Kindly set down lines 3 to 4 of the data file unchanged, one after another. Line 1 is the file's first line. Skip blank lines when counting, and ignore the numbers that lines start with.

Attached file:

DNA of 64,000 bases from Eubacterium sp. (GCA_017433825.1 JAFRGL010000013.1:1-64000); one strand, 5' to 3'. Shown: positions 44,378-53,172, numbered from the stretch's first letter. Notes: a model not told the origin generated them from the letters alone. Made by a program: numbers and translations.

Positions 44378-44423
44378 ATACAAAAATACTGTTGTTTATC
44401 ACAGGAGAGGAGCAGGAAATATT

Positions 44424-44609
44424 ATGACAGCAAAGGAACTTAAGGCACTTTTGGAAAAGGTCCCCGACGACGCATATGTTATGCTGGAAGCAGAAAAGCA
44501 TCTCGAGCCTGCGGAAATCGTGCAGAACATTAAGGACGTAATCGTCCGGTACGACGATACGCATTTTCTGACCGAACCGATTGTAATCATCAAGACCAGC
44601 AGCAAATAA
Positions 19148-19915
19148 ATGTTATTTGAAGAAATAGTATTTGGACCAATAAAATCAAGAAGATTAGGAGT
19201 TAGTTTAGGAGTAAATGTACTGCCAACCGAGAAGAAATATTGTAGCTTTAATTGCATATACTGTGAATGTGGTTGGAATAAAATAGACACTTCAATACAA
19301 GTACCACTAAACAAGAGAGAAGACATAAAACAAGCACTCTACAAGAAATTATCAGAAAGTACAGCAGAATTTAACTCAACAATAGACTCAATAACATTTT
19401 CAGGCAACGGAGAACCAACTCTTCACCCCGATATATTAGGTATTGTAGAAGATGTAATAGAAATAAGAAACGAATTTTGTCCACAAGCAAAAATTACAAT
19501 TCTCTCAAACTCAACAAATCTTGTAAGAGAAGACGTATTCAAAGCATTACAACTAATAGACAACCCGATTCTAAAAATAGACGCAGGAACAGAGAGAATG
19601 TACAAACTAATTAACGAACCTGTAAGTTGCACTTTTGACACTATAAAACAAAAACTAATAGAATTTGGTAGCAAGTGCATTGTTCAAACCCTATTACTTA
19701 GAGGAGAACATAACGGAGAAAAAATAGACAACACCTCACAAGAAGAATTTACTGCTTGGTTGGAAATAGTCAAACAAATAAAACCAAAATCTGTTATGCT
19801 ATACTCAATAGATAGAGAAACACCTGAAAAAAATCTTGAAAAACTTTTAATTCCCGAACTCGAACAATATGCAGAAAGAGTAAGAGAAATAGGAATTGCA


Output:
44378 ATACAAAAATACTGTTGTTTATC
44401 ACAGGAGAGGAGCAGGAAATATT